Most of us will probably recommend that you get 2 pumps, a good floor pump for home and a basic pump for the bike.

Peter, The little pump isn't a problem for the MTB on the road as you don't need to inflate the tyre as hard anyway.
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Postby toolonglegs » Mon Jul 09, 2007 11:22 am

sogood wrote:
toolonglegs wrote:don't forget the CO2 option if you have a track pump at home...you will never look back!.

Yep, when you've used up your CO2 cartridges, you definitely won't look back. :D


yeah but i never have one puncture on a ride...learnt my lesson and take 3 tubes and 3 canisters every ride...i can change a puncture in less time than a lap in hefron and jump staight back on.
I have had more bad luck with pumps not working than running out of cannisters.
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Postby Bnej » Mon Jul 09, 2007 11:22 am

A chunkier MTB type hand pump with a fatter barrel will inflate high volume tyres faster. You'll get there with the road pump, but it will take a lot of pumping if it is one of the smaller pocket pumps.
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re

Postby stated » Mon Jul 09, 2007 6:45 pm

sooo...
I am buying a compact pump with no gauge, where do i find an adapter so i can check the pressure at the petrol station? searched ebay but couldn't find it.
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Postby LuckyPierre » Mon Jul 09, 2007 7:23 pm

If you have presta valves, you probably won't be able to check them at a servo - their gauges usually won't go high enough.
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Re: re

Postby Mulger bill » Mon Jul 09, 2007 8:07 pm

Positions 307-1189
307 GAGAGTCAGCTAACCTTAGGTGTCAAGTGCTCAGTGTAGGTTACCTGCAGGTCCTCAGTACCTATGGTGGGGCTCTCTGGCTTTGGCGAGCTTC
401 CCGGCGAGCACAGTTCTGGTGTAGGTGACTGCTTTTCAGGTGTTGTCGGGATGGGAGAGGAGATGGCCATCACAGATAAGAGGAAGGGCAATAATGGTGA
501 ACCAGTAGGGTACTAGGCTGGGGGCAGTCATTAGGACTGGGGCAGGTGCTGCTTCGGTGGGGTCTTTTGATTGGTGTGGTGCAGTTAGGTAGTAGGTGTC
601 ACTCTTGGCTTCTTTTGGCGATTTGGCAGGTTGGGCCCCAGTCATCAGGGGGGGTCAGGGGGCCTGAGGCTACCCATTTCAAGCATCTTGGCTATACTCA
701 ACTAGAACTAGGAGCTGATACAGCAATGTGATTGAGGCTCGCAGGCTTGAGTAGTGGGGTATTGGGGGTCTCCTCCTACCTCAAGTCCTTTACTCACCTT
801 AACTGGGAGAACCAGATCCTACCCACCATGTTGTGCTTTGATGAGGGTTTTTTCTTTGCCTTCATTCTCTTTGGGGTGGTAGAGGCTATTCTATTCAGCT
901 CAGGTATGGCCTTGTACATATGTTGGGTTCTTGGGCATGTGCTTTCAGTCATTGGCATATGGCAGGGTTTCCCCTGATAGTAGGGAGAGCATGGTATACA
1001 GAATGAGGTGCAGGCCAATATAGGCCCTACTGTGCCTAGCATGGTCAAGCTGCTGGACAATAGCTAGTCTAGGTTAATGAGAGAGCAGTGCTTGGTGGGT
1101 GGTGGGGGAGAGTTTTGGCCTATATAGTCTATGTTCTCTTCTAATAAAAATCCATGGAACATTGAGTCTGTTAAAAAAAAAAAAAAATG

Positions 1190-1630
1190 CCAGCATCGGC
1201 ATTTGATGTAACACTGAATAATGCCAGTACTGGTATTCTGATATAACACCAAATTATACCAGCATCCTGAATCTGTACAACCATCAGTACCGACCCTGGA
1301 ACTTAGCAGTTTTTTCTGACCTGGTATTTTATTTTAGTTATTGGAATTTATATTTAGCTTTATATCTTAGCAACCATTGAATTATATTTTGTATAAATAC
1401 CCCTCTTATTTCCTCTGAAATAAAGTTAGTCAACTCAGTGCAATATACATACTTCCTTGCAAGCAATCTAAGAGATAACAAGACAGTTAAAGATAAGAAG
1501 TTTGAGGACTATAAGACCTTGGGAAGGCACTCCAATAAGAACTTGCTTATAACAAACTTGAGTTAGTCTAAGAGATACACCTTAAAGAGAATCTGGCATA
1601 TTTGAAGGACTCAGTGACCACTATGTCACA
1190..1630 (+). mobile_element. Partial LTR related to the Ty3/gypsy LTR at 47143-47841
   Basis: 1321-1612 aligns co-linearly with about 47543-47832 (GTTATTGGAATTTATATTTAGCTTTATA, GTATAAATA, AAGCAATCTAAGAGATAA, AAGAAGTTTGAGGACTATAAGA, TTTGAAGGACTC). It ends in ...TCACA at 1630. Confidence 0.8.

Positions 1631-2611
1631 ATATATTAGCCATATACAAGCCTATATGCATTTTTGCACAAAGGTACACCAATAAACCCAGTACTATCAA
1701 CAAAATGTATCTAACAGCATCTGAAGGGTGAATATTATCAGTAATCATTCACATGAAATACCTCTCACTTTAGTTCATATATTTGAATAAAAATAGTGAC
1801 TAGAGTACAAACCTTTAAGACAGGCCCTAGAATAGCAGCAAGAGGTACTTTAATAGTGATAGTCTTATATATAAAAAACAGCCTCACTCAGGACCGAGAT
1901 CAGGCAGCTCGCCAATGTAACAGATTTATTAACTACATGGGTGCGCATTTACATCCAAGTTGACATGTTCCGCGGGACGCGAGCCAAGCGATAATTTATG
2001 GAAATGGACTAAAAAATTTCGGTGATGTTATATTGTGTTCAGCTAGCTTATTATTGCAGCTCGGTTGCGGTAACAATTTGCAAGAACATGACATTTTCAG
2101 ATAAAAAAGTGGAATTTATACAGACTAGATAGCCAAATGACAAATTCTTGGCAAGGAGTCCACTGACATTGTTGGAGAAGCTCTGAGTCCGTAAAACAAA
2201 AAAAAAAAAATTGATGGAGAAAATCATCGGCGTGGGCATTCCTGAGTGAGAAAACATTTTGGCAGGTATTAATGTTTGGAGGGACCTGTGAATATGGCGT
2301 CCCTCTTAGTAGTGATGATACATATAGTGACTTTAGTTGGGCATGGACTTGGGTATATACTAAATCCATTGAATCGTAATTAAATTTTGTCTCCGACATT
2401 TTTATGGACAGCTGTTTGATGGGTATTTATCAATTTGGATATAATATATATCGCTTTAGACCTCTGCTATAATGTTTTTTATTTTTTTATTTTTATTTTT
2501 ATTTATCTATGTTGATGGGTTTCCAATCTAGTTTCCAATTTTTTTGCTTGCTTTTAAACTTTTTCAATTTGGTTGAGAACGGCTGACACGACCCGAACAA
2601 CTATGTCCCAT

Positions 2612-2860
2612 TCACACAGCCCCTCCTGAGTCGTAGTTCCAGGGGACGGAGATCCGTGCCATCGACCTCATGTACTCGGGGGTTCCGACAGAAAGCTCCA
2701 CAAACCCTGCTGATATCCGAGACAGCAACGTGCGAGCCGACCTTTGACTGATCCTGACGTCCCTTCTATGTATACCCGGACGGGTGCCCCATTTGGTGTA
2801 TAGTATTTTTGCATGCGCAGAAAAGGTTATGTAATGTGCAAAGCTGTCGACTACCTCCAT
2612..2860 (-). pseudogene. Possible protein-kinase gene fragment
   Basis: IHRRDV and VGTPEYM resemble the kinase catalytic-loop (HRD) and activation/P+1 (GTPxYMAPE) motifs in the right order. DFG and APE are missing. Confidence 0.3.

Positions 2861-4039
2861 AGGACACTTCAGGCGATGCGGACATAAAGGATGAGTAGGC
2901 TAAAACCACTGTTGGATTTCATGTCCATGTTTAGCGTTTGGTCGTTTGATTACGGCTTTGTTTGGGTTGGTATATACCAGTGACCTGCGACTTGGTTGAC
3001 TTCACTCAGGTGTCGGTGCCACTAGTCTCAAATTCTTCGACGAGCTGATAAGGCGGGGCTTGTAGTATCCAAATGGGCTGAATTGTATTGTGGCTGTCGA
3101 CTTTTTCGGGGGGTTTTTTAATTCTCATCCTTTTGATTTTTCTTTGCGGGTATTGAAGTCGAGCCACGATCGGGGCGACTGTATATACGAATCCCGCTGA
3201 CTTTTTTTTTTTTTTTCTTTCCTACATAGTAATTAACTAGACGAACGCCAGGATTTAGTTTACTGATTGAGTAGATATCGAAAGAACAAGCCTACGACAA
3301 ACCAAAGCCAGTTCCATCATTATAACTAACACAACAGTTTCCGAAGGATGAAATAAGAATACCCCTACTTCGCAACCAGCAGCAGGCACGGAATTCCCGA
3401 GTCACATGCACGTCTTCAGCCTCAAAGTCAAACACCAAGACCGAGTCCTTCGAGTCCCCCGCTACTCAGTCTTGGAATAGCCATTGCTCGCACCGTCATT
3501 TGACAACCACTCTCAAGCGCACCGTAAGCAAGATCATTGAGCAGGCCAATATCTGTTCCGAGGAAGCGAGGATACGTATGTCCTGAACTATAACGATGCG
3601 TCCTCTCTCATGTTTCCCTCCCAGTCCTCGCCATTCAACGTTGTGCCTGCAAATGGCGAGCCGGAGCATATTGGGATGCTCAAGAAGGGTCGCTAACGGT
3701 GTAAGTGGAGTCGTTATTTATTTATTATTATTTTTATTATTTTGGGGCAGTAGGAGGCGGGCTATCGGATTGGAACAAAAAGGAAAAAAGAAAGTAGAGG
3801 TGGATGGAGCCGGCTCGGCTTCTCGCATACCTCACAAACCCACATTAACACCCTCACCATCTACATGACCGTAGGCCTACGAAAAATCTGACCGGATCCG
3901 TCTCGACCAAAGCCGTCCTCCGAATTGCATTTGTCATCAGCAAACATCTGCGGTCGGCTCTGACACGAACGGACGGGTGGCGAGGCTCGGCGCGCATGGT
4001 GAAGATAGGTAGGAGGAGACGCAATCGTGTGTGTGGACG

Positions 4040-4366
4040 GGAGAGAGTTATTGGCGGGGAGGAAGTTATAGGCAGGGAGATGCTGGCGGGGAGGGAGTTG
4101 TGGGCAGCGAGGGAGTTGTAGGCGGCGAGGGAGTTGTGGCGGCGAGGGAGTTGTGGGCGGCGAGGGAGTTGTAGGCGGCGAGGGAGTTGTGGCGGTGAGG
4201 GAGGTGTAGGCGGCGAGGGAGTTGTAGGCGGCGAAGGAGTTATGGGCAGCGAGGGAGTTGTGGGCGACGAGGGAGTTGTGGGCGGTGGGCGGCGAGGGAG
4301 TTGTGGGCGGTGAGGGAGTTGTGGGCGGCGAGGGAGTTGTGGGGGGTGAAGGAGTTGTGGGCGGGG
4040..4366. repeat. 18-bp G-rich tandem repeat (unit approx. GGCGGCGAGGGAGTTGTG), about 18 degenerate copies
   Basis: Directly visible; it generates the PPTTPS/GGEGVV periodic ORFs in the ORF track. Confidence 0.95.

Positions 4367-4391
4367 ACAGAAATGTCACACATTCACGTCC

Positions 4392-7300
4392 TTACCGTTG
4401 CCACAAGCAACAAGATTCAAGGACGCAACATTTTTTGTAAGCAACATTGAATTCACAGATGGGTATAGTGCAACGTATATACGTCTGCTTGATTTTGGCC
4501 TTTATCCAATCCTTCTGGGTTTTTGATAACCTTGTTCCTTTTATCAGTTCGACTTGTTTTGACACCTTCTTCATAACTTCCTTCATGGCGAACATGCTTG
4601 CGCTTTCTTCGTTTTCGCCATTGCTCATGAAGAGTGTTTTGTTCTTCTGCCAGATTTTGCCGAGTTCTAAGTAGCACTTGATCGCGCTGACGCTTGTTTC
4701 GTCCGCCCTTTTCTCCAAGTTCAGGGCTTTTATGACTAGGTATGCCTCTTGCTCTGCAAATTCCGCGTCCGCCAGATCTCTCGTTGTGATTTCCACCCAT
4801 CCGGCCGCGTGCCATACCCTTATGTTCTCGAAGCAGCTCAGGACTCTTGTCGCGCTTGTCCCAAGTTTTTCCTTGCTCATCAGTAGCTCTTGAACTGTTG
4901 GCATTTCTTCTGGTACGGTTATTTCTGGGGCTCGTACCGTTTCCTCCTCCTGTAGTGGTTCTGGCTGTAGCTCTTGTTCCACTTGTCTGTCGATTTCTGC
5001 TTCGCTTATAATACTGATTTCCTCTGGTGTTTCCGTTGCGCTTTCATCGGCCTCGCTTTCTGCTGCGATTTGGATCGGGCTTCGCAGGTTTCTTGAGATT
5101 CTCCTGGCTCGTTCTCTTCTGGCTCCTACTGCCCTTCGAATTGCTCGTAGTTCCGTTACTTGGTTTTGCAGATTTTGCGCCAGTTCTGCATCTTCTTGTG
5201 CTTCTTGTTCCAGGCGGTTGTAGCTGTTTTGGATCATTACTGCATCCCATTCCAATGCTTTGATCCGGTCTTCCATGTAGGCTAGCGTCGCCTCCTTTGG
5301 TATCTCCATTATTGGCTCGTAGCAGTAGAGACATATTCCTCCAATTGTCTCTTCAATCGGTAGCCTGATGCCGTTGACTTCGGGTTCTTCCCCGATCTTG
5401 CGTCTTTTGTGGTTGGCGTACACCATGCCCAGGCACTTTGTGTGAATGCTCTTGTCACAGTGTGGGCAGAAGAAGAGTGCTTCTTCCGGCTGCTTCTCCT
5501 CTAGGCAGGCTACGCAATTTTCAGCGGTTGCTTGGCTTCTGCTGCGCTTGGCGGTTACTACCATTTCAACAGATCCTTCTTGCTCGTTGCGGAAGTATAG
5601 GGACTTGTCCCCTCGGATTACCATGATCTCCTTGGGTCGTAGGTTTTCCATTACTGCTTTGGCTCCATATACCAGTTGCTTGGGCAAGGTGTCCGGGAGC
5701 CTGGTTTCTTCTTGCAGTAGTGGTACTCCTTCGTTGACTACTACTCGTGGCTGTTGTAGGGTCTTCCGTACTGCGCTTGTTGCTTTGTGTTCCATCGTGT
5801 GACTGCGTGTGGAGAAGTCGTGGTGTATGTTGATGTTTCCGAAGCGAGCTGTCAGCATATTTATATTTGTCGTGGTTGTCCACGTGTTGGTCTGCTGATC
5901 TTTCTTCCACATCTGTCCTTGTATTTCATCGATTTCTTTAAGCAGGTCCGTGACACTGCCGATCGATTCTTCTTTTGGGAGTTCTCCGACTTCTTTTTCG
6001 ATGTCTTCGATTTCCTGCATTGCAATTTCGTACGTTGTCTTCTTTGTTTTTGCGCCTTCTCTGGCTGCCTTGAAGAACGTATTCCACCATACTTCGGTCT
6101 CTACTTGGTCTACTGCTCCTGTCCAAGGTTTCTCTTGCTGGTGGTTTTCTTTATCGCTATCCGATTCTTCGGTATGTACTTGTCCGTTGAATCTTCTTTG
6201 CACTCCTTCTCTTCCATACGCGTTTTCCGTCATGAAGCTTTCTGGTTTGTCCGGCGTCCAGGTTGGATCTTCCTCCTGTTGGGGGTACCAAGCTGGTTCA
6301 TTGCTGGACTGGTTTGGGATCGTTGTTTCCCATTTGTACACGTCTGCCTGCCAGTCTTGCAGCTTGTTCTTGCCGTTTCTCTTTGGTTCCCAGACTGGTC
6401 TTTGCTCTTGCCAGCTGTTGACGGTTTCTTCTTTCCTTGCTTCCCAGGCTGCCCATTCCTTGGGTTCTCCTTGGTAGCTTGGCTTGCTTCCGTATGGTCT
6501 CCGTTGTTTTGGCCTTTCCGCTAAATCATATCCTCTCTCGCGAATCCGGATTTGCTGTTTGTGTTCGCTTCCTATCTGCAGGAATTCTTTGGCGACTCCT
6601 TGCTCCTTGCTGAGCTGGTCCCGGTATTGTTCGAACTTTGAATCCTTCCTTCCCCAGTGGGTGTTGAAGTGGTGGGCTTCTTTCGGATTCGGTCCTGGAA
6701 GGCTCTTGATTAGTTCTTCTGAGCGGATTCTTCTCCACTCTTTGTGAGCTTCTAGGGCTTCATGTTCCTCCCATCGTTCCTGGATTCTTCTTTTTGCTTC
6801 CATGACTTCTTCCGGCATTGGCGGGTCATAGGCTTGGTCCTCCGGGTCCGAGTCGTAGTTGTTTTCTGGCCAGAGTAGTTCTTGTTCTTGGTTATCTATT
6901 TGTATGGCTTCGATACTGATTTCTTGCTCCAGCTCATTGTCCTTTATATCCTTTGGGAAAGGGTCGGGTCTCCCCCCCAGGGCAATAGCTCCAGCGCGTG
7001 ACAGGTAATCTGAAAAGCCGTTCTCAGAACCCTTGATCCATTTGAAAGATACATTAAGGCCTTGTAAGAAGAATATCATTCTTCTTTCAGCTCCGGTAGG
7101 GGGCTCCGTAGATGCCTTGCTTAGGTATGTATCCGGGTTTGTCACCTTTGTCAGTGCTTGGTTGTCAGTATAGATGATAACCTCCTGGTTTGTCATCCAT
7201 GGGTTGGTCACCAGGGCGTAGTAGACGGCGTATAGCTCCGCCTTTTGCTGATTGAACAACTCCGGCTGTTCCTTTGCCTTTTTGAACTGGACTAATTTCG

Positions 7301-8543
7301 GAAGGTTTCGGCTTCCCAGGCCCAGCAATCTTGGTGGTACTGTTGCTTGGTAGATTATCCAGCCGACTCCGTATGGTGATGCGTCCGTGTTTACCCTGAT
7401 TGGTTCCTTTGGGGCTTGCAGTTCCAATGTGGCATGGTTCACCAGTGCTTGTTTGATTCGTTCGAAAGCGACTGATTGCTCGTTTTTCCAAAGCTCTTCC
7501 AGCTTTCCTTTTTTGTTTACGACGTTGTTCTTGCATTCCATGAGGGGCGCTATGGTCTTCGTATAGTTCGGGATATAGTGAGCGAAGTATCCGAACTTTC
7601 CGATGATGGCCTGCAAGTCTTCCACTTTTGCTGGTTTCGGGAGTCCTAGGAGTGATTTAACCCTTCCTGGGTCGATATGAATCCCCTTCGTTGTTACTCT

stated wrote:sooo...
I am buying a compact pump with no gauge, where do i find an adapter so i can check the pressure at the petrol station? searched ebay but couldn't find it.


I did stumble on them not long ago while hunting for a hacker, pity I can't remember where....
Ahh, here they are

If that's no good, my LBS has them. I'll be happy to post one to you if you want to PM me.

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Postby stated » Mon Jul 09, 2007 8:29 pm

cheers guys,
I better visit the nearby petrol pumps to see how high their gauges read.
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Postby mikesbytes » Mon Jul 09, 2007 9:23 pm

LuckyPierre wrote:If you have presta valves, you probably won't be able to check them at a servo - their gauges usually won't go high enough.


You can usually get 60-70psi at the servo and then add a bit more with the hand pump. Personally I couldn't be bothered with the servo.
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Postby stated » Mon Jul 09, 2007 10:03 pm

So what is floor pump do you recommend? thanks.
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Postby LuckyPierre » Mon Jul 09, 2007 10:15 pm